Adelaide | The State Government’s one-time design guru has stunningly rejected the Weatherill Government’s “city vibrancy”agenda, declaring Adelaide needs an “intervention” to avoid further “self-harm”.
Former Integrated Design Commissioner Tim Horton was not so much underwhelmed as outraged by yesterday’s long-delayed unveiling of the Government’s vision for an Anzac Centenary Memorial Garden Walk, which he says is little more than a “brick footpath”.
“I took a look at the murals released and couldn’t believe it – I had to refresh the screen in case there was some error,” he told InDaily.
“If you have to amend legislation for this – don’t! Save it for something worthwhile.”
Horton was appointed as SA’s Integrated Design Commissioner by Mike Rann, Full Story »
Tucked away in the western corner of South Terrace, behind what is now a children’s playground, stands an unobtrusive stone monument.
Largely out of sight, it is correspondingly out of mind for most South Australians as we prepare to commemorate the centenary of our nation’s bloody loss of innocence on the beach at Gallipoli.
But this humble, seemingly-inauspicious cenotaph holds a unique place in our military history, as Australia’s first memorial erected to honour its First World War fallen.
Initially unveiled on September 7, 1915, it commemorates the Anzac Gallipoli landing on April 25 that same year – and mourns their terrible casualties.
Not that you’d necessarily pick it on first inspection: the monument contains reference to neither Anzacs nor Gallipoli.
Instead, it commem Full Story »
ADELAIDE | Hector McEachran Cochrane – Mac to his family and mates. Son, brother, father, soldier. My great-grandfather. A name etched into the metal body of an old Kodak camera and suddenly brought to life through research inspired by the 100th anniversary of the Gallipoli landing.
The camera, a Vest Pocket Autographic Kodak, was given to me by my grandpa more than 20 years ago.
Back then, it was a welcome addition to my camera collection and inspiration for my burgeoning love of photography. Over the past couple of weeks, it has become the gateway to our family history.
Scratched into the camera is the inscription: 1019, HM Cochrane, 1916. This is the camera my gre Full Story »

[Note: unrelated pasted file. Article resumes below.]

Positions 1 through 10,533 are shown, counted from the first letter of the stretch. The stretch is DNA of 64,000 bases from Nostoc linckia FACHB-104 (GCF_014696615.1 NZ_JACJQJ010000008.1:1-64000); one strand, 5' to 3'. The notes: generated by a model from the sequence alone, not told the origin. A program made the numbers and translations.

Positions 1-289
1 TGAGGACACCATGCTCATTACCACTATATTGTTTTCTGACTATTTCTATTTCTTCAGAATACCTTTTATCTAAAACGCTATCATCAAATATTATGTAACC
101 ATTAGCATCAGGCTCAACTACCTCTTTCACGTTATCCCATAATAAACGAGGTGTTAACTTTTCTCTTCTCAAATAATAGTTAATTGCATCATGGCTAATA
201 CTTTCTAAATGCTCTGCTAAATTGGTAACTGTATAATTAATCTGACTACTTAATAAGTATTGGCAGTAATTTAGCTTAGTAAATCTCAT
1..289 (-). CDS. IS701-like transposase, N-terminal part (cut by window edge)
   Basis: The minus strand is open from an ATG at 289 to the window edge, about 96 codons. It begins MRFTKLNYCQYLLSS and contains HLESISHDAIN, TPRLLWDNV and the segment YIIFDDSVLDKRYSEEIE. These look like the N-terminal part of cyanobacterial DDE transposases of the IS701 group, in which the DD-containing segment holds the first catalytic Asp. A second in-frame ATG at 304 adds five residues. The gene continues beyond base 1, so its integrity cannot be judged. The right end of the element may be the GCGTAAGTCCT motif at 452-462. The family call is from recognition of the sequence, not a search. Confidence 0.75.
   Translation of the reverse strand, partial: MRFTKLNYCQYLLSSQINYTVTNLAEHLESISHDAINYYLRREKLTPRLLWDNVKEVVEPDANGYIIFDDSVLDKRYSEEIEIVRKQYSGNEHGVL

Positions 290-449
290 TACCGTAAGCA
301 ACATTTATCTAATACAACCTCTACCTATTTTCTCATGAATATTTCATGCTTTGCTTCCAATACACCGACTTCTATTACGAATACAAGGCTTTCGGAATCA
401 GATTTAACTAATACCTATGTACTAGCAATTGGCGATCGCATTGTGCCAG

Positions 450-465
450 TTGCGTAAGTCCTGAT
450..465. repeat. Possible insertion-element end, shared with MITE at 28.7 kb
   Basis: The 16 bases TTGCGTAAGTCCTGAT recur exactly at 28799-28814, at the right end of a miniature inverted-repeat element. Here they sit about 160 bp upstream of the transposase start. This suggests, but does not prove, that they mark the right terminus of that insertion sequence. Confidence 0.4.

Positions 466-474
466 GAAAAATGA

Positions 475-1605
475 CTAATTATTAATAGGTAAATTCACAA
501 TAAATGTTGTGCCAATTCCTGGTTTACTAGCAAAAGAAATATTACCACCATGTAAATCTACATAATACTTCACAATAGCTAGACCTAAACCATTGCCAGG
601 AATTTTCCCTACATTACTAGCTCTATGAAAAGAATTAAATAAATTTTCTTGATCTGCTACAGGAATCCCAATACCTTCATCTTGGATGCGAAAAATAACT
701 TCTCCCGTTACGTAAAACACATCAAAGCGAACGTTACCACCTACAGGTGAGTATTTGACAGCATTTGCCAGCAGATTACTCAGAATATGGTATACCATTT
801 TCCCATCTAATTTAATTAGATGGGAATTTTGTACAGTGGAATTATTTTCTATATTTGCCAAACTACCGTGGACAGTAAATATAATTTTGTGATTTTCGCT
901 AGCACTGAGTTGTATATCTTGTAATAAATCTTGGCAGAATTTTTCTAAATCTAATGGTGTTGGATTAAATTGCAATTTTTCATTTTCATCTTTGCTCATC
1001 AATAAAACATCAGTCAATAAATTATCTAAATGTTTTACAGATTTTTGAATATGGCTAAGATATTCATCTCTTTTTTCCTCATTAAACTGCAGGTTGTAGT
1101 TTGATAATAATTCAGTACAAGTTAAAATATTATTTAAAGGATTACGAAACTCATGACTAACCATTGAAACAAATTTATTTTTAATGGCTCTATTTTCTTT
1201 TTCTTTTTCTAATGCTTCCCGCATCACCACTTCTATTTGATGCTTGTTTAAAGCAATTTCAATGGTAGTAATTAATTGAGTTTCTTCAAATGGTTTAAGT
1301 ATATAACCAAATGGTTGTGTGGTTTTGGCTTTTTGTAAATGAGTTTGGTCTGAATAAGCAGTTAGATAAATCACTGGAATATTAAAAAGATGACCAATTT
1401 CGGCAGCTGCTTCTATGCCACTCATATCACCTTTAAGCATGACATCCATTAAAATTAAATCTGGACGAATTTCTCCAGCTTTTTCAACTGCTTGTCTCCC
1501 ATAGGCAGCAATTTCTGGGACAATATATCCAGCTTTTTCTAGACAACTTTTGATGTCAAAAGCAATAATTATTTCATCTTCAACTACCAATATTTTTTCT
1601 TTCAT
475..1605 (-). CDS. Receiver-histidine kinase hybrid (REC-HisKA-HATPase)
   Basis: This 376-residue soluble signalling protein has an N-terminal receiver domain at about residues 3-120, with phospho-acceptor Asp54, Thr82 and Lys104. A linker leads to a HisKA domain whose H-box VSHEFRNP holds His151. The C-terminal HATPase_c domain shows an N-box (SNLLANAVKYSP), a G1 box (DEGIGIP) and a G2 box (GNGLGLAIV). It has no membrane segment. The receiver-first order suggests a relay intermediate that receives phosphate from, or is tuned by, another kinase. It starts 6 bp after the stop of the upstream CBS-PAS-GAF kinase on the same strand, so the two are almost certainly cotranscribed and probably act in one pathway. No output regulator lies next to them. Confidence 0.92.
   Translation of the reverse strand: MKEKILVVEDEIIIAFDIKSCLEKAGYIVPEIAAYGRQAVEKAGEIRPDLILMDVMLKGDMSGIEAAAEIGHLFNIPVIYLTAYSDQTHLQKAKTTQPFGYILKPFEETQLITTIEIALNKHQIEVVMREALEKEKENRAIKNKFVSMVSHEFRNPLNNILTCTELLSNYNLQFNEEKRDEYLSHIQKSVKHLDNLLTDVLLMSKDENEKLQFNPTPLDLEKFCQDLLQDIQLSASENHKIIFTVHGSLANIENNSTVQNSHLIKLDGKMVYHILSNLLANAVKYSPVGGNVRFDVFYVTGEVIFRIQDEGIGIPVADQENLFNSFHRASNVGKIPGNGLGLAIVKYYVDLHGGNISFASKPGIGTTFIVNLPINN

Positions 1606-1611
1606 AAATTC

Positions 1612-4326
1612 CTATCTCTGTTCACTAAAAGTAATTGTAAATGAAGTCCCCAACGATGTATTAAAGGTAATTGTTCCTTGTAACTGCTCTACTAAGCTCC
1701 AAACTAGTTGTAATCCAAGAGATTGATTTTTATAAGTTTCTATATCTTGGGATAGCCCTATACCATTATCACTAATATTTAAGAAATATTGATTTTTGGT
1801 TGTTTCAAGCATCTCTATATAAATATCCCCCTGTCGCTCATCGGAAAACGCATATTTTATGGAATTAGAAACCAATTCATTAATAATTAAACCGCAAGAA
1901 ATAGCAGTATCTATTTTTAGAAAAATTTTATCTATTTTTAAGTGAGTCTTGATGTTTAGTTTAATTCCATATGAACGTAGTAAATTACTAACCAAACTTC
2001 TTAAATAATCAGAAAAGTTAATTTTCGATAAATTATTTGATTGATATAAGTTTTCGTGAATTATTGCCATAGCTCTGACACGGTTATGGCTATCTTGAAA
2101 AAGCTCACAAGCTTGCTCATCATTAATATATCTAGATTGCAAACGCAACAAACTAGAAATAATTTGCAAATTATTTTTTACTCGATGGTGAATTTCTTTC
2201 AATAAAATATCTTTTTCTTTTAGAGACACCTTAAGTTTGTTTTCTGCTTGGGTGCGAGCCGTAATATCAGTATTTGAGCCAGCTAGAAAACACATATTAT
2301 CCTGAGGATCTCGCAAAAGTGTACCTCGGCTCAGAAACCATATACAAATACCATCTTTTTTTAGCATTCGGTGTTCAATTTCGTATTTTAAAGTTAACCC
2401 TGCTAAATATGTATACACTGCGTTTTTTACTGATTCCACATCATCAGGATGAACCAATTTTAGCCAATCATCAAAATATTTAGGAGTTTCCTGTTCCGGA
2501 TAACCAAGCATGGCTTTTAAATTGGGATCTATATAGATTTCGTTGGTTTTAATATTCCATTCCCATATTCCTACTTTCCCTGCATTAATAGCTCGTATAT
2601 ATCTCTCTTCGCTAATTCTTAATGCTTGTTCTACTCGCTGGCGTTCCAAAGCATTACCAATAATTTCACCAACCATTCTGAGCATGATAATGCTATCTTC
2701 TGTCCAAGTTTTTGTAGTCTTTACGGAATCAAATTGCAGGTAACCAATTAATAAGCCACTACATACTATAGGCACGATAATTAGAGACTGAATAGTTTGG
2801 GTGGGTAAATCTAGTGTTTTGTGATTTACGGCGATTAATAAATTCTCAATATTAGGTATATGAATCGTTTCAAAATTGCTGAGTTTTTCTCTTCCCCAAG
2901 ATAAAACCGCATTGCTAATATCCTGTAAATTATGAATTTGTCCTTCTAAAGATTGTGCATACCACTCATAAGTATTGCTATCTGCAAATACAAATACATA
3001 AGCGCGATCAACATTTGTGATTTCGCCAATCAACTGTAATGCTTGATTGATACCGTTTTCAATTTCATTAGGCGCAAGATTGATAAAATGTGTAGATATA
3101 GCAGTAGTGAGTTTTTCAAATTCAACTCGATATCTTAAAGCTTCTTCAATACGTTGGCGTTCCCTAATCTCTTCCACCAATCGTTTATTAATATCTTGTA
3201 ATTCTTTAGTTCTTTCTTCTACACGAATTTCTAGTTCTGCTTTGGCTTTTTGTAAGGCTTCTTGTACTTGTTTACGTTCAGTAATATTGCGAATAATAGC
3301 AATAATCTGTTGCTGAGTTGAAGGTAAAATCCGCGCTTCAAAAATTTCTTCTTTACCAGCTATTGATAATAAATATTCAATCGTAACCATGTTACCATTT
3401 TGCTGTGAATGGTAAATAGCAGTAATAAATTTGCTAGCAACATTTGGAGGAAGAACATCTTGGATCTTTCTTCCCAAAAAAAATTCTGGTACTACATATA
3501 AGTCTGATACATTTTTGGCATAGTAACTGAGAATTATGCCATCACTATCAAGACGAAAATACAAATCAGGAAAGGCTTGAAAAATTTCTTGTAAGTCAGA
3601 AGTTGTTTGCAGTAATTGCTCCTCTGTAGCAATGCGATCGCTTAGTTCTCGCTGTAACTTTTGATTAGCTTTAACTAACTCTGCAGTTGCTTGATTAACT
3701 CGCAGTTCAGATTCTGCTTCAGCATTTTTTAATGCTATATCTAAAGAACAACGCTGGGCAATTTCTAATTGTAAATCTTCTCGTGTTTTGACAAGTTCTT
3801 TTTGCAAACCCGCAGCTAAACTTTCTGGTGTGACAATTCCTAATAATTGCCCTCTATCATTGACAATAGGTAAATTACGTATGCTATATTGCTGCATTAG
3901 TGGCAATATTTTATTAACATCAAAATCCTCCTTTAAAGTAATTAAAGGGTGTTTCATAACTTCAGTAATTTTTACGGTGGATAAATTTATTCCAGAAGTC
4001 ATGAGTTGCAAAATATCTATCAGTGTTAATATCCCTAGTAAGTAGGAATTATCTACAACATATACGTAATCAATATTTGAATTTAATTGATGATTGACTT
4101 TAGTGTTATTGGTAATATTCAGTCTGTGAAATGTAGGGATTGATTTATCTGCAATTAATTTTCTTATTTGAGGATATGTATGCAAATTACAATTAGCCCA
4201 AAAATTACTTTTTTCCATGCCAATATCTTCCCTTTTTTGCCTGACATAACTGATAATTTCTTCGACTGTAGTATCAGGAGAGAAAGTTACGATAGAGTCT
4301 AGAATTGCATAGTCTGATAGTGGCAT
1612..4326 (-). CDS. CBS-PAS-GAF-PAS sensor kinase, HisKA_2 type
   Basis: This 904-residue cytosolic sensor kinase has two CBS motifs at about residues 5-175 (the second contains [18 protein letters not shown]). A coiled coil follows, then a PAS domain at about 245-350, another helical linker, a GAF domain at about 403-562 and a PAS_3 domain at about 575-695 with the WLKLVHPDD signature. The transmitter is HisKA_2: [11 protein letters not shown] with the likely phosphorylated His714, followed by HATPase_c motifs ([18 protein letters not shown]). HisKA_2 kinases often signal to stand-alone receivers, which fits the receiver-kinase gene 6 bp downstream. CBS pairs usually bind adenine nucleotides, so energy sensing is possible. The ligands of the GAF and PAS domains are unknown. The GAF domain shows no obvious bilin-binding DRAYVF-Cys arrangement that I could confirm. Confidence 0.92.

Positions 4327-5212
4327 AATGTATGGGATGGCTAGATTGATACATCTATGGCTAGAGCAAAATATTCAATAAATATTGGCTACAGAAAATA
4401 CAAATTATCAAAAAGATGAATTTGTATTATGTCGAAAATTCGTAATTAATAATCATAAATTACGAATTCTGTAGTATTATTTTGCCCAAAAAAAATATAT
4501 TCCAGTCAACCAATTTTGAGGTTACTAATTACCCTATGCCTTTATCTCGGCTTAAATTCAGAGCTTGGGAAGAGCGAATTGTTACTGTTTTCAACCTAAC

LUNCH REVIEW | When you think of Rundle Mall, you don’t think of food, but when you’re in Rundle Mall and you’re thinking about food you should head towards Lindes Lane.
Use the Mall’s Balls as a landmark. Once you’ve touched them three times and dropped a gold coin into the busker’s hat, look south and then start walking in that direction.
You will pass two or three rustic 44-gallon drums relocated from Port Pirie and planted with real, respirating plants, and some recycled outdoor tables and chairs, most likely occupied by people eating and drinking and enjoying a splinter of sunshine. Unfortunately you will need to walk over some creepy fake grass (would somebody please think of an alternative) to enter the new Lindes Lane “work-in-progress”.
A new Centre for Research Excellence (CRE) on the Social Determinants of Health Equity, to be launched at Flinders University today (April 24), is dedicated to achieving fairer health outcomes and improving the wellbeing of Australians.
The Centre will be will be launched by former Prime Minister the Hon Julia Gillard.
Supported by National Health and Medical Research Council funding for the next five years, the Centre will be devoted to studying how politicians and policy makers can make fairer health outcomes central to policy and keep Australians healthy. The Centre is addressing the issue that how long we live depends on social and economic factors like quality of jobs, housing, education and extent of inclusion and acceptance in society
Professor Fran Baum, Foundation Director of th Full Story »